It’s time to get cozy with this week’s CRAFT Pattern Podcast featuring the Scenester Scarf-Hat from the new book, Speed Knitting by Kris Percival and published by Chronicle Books. This scarf is a three in one special. It’s a hoodie hat, a scarf, and hand warmer mitts — all in one! This is the perfect quick gift you can make this weekend for a friend to brave the cold chill that’s waiting outside.
Curious about this new book Speed Knitting? Read Brian Sawyer’s review on the book right here:
Speed Knitting by Kris Percival
Book Info – Link.
By Brian Sawyer
At this time of the year, when many of us are scrambling and sweating over our commitments to get every member of our extended family (and, perhaps, their dogs) a handmade gift in time for the holidays, there’s a definite need for the collection of projects Kris Percival provides in Speed Knitting. Of course, the purpose and timing for the book are no coincidence. Though there’s a whole chapter devoted to “Gifts to Give and Get,” the entire book is written with quick gifts in mind. If you’re in a time crunch, there should be something in here for just about anyone on your list.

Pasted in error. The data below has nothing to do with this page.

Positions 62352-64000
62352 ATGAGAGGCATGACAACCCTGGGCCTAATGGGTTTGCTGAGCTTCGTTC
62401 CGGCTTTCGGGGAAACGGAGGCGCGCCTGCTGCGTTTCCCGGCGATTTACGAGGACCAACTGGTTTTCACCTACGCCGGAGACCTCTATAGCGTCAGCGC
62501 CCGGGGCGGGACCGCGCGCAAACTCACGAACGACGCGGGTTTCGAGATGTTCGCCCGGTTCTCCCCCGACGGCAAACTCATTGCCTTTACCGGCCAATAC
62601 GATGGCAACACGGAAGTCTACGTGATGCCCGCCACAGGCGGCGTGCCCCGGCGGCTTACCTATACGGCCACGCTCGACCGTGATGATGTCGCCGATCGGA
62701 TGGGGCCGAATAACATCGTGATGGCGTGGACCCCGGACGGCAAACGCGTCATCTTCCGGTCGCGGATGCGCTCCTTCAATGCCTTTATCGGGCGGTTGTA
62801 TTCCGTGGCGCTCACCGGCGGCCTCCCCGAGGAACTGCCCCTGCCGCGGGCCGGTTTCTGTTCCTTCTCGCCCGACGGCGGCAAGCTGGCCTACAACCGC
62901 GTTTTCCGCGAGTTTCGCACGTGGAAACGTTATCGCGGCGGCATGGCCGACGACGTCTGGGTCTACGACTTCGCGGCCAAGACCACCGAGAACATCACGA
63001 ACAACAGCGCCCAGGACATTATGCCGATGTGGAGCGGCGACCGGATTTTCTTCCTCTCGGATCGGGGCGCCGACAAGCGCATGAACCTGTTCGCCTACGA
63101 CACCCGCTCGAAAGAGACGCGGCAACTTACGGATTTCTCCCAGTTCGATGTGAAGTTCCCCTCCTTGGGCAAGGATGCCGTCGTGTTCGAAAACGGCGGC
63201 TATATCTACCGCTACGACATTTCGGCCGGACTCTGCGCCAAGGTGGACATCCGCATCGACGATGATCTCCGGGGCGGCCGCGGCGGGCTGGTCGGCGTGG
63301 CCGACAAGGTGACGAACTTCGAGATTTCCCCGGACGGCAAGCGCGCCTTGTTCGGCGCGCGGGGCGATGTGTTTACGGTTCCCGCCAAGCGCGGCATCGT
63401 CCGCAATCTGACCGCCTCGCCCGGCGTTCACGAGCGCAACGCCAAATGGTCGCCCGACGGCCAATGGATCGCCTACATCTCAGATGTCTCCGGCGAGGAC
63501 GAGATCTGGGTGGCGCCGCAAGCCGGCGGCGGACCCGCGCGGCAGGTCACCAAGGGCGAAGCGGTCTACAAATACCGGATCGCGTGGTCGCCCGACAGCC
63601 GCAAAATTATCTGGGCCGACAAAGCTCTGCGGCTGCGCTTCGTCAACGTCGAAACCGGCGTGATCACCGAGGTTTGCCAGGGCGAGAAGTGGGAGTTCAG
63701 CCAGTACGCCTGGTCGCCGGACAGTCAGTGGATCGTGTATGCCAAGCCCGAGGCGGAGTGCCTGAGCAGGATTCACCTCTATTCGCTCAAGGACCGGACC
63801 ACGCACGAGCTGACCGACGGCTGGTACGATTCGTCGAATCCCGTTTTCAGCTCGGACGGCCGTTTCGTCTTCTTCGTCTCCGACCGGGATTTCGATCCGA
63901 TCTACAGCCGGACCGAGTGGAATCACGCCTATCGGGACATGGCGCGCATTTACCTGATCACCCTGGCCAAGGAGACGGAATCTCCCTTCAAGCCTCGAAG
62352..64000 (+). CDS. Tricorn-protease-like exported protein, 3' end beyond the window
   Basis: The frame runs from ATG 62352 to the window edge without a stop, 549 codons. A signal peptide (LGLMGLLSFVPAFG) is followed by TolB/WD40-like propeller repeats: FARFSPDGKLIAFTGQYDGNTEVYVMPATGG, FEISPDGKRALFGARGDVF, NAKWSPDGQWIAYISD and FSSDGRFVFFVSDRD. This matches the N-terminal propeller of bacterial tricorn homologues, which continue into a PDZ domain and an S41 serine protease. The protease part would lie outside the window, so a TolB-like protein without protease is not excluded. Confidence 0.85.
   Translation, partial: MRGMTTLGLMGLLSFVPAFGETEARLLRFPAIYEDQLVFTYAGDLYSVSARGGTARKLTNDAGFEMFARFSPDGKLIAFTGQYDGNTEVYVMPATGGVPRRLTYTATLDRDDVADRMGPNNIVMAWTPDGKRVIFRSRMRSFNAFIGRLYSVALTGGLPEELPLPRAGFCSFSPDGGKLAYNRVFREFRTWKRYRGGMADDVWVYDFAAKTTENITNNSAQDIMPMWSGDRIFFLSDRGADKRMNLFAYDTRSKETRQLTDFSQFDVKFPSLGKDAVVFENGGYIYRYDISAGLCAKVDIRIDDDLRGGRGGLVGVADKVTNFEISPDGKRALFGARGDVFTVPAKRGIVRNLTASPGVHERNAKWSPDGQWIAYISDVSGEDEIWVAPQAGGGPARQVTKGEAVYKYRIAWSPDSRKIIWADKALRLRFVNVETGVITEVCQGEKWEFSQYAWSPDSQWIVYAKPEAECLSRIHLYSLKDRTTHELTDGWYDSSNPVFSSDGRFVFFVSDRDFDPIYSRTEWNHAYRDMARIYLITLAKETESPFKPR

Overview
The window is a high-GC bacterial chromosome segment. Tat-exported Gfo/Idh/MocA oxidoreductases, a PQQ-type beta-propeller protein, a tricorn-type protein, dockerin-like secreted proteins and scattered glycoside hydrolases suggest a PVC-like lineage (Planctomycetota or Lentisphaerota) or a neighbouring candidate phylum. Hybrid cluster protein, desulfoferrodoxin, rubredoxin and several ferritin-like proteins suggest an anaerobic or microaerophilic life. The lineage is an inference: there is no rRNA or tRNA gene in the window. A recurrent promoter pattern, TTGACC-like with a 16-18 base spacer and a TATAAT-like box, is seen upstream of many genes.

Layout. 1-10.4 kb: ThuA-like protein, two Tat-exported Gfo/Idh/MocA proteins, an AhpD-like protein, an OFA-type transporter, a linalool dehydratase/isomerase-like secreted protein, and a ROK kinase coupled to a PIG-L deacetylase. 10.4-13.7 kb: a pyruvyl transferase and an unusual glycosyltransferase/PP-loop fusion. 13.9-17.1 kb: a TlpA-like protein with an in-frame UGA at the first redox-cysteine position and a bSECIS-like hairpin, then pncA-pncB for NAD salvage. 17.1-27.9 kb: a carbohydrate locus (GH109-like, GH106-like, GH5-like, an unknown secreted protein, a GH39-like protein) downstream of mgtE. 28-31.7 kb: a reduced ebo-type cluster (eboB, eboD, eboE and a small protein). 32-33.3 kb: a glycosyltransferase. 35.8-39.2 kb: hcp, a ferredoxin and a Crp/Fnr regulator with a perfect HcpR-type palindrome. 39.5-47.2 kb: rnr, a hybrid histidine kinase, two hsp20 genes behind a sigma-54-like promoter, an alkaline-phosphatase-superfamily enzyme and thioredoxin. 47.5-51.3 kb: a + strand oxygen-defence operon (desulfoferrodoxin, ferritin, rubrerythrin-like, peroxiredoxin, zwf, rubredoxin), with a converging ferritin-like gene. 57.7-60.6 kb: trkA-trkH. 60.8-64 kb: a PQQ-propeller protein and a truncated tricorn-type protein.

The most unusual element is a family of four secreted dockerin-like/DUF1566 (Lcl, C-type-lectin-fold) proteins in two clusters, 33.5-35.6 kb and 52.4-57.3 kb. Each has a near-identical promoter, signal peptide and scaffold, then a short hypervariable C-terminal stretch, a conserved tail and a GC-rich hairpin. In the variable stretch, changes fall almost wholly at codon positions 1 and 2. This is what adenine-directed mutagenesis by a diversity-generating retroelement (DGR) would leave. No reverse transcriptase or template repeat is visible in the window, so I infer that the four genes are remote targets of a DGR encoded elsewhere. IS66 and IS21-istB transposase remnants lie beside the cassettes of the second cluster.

To prepare for this brief review, I whipped up the “Scenester Scarf-Hat” from the book, provided as a download in today’s installment of the CRAFT Pattern Podcast. Before you start knitting it yourself, you might want to check out my build notes for some general advice and some specific things to look out for along the way.
Speed Knitting offers 24 projects that you’re almost guaranteed to get done quickly. There’s not really any secret sauce to what makes a project “quick and easy,” and Percival doesn’t claim any magical formula for the projects in the book.
In brief, here are the cornerstones to speed knitting:
- Heavy, bulky yarn Really, the thickest “superbulky” stuff you can find or, in some cases, the ideal yarn is bulkier than you can easily find.
- Giant needles I’m talking size 15 or 17.
- Small or abbreviated projects Full-sized stuff on the small side (such as a baby hat, booties, toddler dress, mittens, or dog sweater) or stuff that cuts corners in one way or another (such as a shrug, vest, “skinny” scarf, halter, shawl, or “capelet”).
With quick projects like these, knitters of just about any skill level should should get what they need to satisfy their emergency holiday gift-making regimen. Beginning knitters will find simple projects and enough gentle, hand-holding supplementary material to get them a few finished products under their belts quickly. But even more experienced knitters will appreciate patterns that they can crank out on a deadline.
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